• Finally, about halfway through the process, I had some ideas about the biggest topics within the speech- so I wrote the rough overview outline that's under the red 'Outline'.
  • The outline is in order:
    • I. Who cares what yin and yang are until we know that it's relevant to us? and who doesn't want more options for how to see reality, if that gives us more insight? (always answer the audience's silent 'who care?' question - they won't fully listen to the rest if you don't)
    • II. But what the heck are yin and yang? (don't assume they know)
    • III. Another slightly more advanced idea (don't want to get too complicated, but don't want them to think it was watered down or too simple)
    • IV. Practical applications (another answer to 'who cares' to try to inject it into their daily life, so the speech will live on, so their lives will be better for it)

A common mistake of new speakers is having too much to say and thus going over their allotted time. Sometimes this comes from being nervous about speaking and overpreparing to compensates.

It's mcuh more important that your audience get it (the most important part of your message) than that they remember every little detail. Because they won't anyway. They'll remember the part that makes the biggest impression. That's why I think my yin yang glasses were a divine spark of genius. It's visual, it's funny, and hopefully they remembered it. In fact, I'll go back and ask them what they remember and let you know...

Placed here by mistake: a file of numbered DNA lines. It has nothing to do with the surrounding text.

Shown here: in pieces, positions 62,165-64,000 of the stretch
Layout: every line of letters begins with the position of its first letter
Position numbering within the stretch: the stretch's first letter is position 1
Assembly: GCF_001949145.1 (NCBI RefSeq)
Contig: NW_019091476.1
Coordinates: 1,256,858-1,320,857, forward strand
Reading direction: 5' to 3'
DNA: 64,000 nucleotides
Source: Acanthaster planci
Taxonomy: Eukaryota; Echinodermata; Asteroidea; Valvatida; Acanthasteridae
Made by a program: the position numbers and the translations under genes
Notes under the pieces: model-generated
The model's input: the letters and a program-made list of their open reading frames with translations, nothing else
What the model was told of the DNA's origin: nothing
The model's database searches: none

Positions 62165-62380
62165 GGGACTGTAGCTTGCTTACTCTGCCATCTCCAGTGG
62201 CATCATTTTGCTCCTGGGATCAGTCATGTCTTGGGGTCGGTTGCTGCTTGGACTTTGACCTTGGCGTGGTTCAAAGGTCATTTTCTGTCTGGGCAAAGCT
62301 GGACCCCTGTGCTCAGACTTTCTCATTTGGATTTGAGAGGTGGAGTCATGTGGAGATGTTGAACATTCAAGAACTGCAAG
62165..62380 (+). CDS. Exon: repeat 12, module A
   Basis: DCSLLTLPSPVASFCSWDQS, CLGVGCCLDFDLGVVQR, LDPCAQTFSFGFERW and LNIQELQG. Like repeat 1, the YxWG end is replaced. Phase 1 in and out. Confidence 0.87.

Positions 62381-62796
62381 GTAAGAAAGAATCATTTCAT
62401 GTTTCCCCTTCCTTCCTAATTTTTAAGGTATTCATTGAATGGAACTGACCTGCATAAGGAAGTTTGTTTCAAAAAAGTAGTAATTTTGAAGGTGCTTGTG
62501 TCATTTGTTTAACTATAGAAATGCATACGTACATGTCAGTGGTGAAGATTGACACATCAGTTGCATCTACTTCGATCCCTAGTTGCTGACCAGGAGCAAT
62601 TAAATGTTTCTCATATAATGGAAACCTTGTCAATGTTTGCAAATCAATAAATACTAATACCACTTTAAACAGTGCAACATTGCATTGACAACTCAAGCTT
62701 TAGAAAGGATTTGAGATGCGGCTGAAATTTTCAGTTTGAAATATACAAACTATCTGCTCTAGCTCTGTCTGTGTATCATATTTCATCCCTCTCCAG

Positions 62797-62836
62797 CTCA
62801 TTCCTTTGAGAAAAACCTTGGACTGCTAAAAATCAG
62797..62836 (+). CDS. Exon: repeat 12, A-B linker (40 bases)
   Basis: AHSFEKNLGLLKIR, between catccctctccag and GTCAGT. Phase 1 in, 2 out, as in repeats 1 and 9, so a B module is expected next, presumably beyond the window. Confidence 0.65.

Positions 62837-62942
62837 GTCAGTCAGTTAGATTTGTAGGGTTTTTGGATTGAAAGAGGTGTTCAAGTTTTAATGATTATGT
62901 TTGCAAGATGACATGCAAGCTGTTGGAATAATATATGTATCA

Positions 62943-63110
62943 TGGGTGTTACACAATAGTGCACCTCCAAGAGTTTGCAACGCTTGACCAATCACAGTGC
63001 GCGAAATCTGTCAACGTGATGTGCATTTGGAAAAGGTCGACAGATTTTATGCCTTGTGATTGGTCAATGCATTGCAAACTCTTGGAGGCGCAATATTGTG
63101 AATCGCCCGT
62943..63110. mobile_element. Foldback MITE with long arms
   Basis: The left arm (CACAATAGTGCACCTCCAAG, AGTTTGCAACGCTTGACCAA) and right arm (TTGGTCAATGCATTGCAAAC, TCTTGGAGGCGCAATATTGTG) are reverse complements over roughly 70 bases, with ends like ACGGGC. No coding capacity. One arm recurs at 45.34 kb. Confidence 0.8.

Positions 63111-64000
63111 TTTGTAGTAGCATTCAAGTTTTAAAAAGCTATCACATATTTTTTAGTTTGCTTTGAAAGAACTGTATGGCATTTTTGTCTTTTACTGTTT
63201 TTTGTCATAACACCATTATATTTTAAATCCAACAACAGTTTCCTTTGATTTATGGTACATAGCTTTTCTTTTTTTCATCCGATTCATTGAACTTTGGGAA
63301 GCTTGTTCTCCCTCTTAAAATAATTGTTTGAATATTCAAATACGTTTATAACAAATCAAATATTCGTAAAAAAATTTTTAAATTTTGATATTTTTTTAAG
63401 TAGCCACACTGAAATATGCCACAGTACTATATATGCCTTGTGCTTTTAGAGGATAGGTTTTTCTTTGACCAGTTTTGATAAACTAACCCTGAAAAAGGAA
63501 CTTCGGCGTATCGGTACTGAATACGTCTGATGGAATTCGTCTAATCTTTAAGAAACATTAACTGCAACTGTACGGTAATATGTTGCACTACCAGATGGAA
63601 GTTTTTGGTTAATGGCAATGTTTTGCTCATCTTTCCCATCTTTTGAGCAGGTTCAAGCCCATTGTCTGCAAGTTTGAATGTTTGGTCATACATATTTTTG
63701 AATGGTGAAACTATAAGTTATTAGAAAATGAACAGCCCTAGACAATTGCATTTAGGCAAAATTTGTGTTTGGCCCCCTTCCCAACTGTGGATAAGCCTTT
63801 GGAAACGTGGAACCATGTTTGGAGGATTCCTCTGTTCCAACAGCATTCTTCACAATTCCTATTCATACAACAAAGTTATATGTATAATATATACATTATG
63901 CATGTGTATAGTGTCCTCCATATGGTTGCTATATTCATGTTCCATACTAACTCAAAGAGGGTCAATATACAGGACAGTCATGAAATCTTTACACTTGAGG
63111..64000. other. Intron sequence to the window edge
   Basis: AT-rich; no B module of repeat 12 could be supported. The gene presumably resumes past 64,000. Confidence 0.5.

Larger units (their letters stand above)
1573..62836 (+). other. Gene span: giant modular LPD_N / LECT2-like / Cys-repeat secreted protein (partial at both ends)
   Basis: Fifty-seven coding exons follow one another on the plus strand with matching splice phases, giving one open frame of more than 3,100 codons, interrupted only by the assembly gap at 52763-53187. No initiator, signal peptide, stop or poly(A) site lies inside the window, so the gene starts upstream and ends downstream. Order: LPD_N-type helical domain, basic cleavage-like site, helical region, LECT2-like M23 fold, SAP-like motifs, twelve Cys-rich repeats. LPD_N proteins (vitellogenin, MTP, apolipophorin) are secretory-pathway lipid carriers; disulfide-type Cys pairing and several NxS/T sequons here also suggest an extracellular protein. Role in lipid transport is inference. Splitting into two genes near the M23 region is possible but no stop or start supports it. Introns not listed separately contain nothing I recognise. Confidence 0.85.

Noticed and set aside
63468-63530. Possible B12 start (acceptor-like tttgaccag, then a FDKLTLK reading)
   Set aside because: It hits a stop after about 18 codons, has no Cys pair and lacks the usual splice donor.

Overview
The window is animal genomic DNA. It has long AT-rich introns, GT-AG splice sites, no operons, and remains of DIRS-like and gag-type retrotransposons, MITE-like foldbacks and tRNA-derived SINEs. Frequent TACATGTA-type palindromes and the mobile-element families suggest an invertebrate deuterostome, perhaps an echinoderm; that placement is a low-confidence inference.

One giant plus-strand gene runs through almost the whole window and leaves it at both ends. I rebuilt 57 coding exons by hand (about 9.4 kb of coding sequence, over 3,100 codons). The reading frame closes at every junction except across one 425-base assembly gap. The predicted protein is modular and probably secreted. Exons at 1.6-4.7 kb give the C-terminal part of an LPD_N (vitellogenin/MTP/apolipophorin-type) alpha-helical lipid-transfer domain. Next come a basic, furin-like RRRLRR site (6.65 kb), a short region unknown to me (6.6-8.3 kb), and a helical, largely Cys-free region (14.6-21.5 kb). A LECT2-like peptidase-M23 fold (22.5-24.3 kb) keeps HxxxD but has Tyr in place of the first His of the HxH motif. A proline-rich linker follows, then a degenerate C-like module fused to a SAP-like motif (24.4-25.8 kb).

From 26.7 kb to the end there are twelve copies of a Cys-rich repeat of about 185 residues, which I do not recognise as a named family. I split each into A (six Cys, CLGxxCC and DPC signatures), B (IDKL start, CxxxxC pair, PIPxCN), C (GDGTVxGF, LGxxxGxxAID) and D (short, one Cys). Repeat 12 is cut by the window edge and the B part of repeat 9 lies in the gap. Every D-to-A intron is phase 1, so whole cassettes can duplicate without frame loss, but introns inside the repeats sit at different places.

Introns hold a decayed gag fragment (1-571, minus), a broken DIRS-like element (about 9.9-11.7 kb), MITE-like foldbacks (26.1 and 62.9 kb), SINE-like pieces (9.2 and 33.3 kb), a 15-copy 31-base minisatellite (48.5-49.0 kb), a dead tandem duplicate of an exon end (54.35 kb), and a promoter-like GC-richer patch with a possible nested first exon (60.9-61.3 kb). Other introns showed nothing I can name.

Next, boil your big informative speech outline down to a simple one- not too unlike my original simple one on the brainstorming sheet. The process of doing the whole big outline helps you know what to say, and the little informatve speech outline helps you stay on track while you're up there speaking.

This little outline should definitely be less than a page- no more than 5 sections to it, and no more than 3 things under each- remember, don't try to say too much! How many boring college professors have you had? Too many!

The most common speaking mistake of the academic type is to rely exclusively on their expert knowledge. It's the rare but more effective speaker that translates expert knowledge into fun, everyday language. I do this in my medical terminology classes, too, because that could be such a boring subject!

The next step is how to write a informative speech.


  • If you're nervous about giving your talk, or want to know more about
    • Getting the audience into it
    • Getting your points across
    • Not putting them to sleep, and
    • Feeling good about it after you're done giving it
    • ... then you need to listen to the audio example of informative speech and read my notes on the performance.

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All information herein provided is for educational use only and not meant to substitute for the advice of appropriate local experts and authorities.

Copyright 1999-2074, Pulse Media International, Brian Carter, MSci, LAc, Editor

Good Informative Speech Topic - Yin and Yang